Genetic, clinical and pathological procedures

Blood samples from patients were obtained with informed written consent as part of a molecular genetic study of neurodegenerative disorders approved by the local Research Ethics Committee. In order to screen for mutations in the C9ORF72 gene, the repeat primed polymerase chain reaction was performed using the method described by Renton et al. (2011). The presence of the mutation was inferred on the basis of repeat lengths in excess of 30. It is acknowledged that present analytical methods (employing repeat primed polymerase chain reaction) do not ascertain the exact length of the expansion, which can appear in many instances to exceed several hundred repeats.

For the 398 patients included in the study, demographic, neurological, behavioural and cognitive findings were recorded. Recorded data were based on information available to and documented by the consultant neurologist at the time of the patient's initial referral, and information elicited on initial diagnostic neuropsychological assessment. The rationale was to ensure maximum uniformity of information available for each patient. However, where signs of MND were absent at referral we noted whether such signs emerged during the course of follow-up.

Where post-mortem brain tissue was available, brains were fixed routinely for at least 3 months in 10% buffered formaldehyde and following fixation, 14 standard blocks were taken to include frontal and temporal cortex (with hippocampus), cerebellar cortex, medulla oblongata (at level of hypoglossus nucleus) and spinal cord (if available). Paraffin sections were cut at a thickness of 6 µm and stained with antibodies for ubiquitin (rabbit polyclonal antibody Z0458, Dako Cytomation, 1:750–3000), TDP-43 (rabbit polyclonal antibody, 10782-2-AP, Proteintech, 1:1000–12 500), FUS protein (rabbit polyclonal antibody HPA-008784, Sigma, 1:50–200 and rabbit polyclonal antibody 11570-1-AP, Proteintech, 1:100) and tau (mouse monoclonal antibody AT8, Innogenetics, 1:750) from which their histological subtype according to Mackenzie et al. (2009, 2010, 2011) was ascribed. A subset of sections was immunostained for C9ORF72 using two rabbit polyclonal antibodies (Insight Biotechnology and HPA023873, Sigma-Aldrich) at dilutions of 1:50–200. Sections were initially immunostained at 1:200 dilution, but restained at 1:50 if a weak or negative staining reaction was obtained at 1:200 dilution. Sections of cerebellar cortex were additionally stained using p62-lck ligand (rabbit polyclonal antibody, B D Biosciences, 1:100). All subsequent steps employed a standard VECTASTAIN® ABC Elite kit (Vector) with diamonbenzidene as chromagen. Antigen retrieval by microwaving in 0.1 M citrate buffer, pH 6.0 was performed routinely, except for amyloid β-protein immunostaining when pretreatment in 100% formic acid was preferred.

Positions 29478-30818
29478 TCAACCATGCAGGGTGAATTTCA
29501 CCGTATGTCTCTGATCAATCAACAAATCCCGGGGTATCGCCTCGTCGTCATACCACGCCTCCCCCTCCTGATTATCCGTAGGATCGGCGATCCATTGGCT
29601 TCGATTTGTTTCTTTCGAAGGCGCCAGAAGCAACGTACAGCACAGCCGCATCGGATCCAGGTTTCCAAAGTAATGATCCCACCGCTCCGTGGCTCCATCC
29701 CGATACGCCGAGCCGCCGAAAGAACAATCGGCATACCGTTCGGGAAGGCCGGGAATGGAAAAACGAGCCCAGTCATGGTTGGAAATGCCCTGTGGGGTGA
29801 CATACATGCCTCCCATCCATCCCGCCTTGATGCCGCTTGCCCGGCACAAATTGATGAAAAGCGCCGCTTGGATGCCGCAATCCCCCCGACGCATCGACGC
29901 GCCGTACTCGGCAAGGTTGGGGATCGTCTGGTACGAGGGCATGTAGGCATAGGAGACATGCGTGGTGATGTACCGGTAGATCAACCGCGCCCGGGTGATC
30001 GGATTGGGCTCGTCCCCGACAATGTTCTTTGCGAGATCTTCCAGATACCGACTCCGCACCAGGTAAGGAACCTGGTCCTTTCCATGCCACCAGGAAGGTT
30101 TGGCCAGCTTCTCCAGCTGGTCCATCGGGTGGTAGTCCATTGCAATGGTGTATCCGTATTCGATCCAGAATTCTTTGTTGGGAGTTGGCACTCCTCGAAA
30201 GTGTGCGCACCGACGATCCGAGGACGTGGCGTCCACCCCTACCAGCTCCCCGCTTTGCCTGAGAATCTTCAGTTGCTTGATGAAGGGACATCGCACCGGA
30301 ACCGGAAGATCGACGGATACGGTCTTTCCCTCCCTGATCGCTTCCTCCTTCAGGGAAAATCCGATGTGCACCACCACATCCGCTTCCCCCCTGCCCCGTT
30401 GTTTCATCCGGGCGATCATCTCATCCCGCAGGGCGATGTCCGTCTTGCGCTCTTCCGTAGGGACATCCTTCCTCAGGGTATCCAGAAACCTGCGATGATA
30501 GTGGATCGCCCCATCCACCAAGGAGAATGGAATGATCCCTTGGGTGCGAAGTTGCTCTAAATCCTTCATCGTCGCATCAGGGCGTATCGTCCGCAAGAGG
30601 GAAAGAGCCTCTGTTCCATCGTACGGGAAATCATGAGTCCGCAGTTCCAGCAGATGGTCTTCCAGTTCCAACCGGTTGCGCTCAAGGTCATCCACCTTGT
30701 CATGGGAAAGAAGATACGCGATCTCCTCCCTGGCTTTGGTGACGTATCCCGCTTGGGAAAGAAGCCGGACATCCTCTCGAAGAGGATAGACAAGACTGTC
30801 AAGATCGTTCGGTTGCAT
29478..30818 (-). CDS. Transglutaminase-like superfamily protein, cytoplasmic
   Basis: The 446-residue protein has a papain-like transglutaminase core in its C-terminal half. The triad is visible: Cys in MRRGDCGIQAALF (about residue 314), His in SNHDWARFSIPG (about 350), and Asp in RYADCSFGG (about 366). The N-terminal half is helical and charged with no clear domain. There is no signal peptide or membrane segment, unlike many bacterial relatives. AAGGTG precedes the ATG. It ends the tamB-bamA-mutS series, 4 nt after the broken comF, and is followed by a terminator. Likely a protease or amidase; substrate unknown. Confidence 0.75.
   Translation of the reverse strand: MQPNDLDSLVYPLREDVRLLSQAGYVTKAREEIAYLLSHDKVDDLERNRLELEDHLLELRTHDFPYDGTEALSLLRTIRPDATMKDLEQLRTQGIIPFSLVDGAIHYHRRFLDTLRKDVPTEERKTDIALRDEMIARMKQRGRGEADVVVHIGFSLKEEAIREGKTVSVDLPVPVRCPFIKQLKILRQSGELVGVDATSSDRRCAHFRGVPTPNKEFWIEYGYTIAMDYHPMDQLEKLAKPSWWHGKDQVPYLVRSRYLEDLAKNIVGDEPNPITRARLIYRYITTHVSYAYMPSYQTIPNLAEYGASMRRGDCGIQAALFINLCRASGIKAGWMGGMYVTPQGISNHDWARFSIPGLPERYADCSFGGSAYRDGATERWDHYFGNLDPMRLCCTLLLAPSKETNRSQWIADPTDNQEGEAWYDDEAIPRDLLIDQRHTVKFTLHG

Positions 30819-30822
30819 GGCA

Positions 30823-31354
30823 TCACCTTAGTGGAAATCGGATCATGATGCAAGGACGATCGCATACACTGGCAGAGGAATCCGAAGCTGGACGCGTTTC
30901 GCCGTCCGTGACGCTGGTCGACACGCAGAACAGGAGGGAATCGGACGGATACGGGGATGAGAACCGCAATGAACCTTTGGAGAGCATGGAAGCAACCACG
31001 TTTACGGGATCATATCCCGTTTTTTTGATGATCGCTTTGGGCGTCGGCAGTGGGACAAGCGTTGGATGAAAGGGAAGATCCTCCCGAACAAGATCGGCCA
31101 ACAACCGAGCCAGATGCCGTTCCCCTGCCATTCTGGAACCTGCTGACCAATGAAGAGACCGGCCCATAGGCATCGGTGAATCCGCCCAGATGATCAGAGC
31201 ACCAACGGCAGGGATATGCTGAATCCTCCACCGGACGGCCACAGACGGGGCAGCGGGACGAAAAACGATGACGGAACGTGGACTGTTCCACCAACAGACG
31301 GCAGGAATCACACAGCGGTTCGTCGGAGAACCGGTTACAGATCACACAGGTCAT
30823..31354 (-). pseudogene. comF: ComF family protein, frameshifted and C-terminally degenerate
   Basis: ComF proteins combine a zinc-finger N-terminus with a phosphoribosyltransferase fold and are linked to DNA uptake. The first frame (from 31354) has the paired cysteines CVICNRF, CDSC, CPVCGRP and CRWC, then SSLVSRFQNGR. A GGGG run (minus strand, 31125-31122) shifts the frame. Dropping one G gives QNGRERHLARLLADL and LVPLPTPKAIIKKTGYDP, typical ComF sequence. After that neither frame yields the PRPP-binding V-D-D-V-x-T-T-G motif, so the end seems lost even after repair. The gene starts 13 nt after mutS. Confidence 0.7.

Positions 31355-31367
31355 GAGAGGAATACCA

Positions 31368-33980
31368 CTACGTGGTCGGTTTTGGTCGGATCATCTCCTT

Results

Thirty-two patients were identified with C9ORF72 mutations, representing 8% of the total cohort. None of these patients had mutations in MAPT or progranulin (PGRN) genes.

Demographics and clinical classification

The 32 patients comprised 18 males and 14 females, giving a male:female ratio of 1.3:1 (Table 1). This sex distribution did not differ significantly from that of the 366 patients with FTLD in the cohort without C9ORF72 mutations (202 males, 164 females, χ2= 0.01, P = 0.91).

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Table 1

Clinical overview of patients with C9ORF72 mutations

IDSexAge at onset (years)Years onset to referral deathFamily historyFamily members affectedClinical classification at presentationDominant presenting problem
FTDMND
1F54<1?+Two brothersFTD/MNDSpeech production
2F5411+SisterFTD/MNDSpeech production
3F7212FTD/MNDSpeech production
4M58<1????FTD/MNDSpeech production
5M57<1?+FatherFTD/MNDPsychosis
6F6845++Brother FTD, sister MNDFTD/MNDPsychosis
7F701?++Two sisters FTD-MND; mother, son and daughter MNDFTD/MNDBehaviour